It was here on April 12, 1861, that Confederate forces launched a 34-hour bombardment of the fort. Union forces eventually surrendered, and the rebels occupied federal ground that became a symbol of Southern resistance. This action, however, led to a declaration of war in Washington. Amazingly, Confederate troops held onto Sumter for nearly 4 years, although it was almost continually bombarded by the Yankees. When evacuation finally came, the fort was nothing but a heap of rubble.
Today park rangers are on hand to answer your questions, and you can explore gun emplacements and visit a small museum filled with artifacts related to the siege. A complete tour of the fort, conducted daily from 9am to 5pm, takes about 2 hours.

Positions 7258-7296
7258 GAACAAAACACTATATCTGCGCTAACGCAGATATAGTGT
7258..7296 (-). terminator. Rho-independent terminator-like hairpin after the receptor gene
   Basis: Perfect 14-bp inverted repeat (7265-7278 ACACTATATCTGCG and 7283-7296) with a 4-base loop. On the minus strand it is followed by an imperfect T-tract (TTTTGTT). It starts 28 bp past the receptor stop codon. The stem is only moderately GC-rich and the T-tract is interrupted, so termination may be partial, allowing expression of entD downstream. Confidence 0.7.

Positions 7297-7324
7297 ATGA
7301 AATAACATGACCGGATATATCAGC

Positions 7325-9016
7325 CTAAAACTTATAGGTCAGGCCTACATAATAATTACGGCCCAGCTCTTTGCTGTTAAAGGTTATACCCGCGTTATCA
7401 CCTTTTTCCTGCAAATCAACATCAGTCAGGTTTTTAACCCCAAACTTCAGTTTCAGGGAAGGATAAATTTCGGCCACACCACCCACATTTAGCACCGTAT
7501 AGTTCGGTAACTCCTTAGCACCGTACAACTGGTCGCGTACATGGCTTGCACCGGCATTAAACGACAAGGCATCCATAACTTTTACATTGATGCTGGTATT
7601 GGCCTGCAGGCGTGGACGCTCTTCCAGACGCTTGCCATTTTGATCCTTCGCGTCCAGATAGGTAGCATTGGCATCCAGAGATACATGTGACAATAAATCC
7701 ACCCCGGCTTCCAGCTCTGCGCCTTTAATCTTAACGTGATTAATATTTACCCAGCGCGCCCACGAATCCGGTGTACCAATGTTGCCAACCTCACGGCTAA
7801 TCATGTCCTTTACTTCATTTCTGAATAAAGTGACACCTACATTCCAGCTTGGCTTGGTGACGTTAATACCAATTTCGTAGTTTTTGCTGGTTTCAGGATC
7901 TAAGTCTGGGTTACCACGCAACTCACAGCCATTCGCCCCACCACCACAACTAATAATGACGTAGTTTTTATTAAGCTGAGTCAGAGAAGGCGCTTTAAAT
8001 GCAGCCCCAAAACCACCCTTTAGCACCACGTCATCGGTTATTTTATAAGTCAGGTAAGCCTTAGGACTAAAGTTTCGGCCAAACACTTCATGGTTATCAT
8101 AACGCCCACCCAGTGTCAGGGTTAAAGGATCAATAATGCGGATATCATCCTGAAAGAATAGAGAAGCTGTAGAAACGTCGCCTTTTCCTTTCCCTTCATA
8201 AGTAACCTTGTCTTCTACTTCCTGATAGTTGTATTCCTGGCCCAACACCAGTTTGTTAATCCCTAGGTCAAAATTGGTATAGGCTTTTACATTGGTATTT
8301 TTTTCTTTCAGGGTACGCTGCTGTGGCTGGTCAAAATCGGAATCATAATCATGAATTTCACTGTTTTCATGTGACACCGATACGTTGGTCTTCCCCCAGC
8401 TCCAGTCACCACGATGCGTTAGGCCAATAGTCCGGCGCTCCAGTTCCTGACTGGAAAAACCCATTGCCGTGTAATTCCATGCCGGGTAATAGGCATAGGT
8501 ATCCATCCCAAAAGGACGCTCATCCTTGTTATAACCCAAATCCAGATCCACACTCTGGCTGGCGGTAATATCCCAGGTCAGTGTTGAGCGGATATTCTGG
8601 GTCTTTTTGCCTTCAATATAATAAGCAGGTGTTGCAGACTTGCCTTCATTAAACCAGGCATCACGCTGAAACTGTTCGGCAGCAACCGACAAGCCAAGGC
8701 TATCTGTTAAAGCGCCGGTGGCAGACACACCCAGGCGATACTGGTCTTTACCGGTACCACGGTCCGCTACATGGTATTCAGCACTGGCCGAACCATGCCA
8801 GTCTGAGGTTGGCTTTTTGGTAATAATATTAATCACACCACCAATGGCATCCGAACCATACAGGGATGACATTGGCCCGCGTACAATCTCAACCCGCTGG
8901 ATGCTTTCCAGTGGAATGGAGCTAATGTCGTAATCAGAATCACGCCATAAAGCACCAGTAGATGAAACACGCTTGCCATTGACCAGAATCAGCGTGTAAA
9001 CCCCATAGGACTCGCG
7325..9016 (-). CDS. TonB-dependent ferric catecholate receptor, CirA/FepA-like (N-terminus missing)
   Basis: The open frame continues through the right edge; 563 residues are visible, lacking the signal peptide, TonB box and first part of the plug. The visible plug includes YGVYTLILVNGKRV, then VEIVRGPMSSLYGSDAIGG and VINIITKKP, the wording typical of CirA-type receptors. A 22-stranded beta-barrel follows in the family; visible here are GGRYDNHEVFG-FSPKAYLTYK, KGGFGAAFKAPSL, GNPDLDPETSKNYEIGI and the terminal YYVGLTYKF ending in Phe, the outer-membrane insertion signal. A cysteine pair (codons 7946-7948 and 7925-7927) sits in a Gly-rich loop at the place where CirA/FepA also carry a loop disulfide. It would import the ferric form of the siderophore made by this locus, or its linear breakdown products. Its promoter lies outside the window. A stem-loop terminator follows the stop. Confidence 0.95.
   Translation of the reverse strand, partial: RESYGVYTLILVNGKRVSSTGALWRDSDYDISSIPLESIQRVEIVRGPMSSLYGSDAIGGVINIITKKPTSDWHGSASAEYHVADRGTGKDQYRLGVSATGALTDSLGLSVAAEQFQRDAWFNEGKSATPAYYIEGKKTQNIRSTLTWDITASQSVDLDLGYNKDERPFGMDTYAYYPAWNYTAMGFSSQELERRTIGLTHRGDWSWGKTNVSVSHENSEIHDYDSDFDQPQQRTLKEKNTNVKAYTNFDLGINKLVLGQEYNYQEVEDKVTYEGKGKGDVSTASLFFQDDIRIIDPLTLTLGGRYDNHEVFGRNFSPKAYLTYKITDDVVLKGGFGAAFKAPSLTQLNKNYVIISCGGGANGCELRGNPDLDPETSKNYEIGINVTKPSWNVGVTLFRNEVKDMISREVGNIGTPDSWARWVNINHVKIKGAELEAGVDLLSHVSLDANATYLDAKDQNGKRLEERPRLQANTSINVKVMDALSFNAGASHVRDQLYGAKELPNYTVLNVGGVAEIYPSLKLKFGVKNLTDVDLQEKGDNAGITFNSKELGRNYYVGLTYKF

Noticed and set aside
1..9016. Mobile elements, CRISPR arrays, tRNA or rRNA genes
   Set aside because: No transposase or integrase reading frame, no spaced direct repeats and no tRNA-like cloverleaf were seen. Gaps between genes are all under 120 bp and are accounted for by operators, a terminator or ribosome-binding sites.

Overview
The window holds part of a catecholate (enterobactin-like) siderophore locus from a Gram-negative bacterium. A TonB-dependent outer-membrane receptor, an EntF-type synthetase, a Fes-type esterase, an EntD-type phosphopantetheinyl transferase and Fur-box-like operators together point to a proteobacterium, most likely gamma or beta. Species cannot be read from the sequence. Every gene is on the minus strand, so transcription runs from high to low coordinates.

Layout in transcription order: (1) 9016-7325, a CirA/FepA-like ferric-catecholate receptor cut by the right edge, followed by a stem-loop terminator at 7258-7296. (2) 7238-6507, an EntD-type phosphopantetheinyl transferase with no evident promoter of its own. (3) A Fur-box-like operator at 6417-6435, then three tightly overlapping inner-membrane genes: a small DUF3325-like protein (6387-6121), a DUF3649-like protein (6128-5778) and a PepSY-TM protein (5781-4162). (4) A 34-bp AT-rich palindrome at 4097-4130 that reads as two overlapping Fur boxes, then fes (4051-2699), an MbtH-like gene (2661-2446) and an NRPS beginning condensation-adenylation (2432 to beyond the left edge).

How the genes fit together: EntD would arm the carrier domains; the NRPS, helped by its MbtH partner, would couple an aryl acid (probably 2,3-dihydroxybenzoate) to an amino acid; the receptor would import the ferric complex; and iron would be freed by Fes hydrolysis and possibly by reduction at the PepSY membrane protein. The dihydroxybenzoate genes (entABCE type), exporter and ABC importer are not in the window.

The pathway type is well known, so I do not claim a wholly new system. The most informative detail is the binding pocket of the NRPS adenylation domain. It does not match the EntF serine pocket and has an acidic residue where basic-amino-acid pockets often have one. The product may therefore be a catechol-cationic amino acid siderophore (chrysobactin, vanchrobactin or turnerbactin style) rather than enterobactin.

Though you can travel to the fort via your own boat, most people take the tour of the fort and harbor offered by Fort Sumter Tours, 360 Concord St., Ste. 201 (tel. 843/881-7337; www.fortsumtertours.com). You can board at either of two locations: Liberty Square, in downtown Charleston, or Mount Pleasant's Patriots Point, the site of one of the world's largest naval and maritime museums. Sailing times change every month or so, but from March to Labor Day, there generally are three sailings per day from each location, beginning at 9:30 or 10:45am. Winter sailings are more curtailed. Call for details. Each departure point offers ample parking, and the boats that carry you to Fort Sumter are sightseeing yachts built for the purpose; they're clean, safe, and equipped with modern conveniences.
- © Frommer's 2013
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Ask Charleston (SC) Locals about Fort Sumter National Monument
- Very Highly Recommended 2010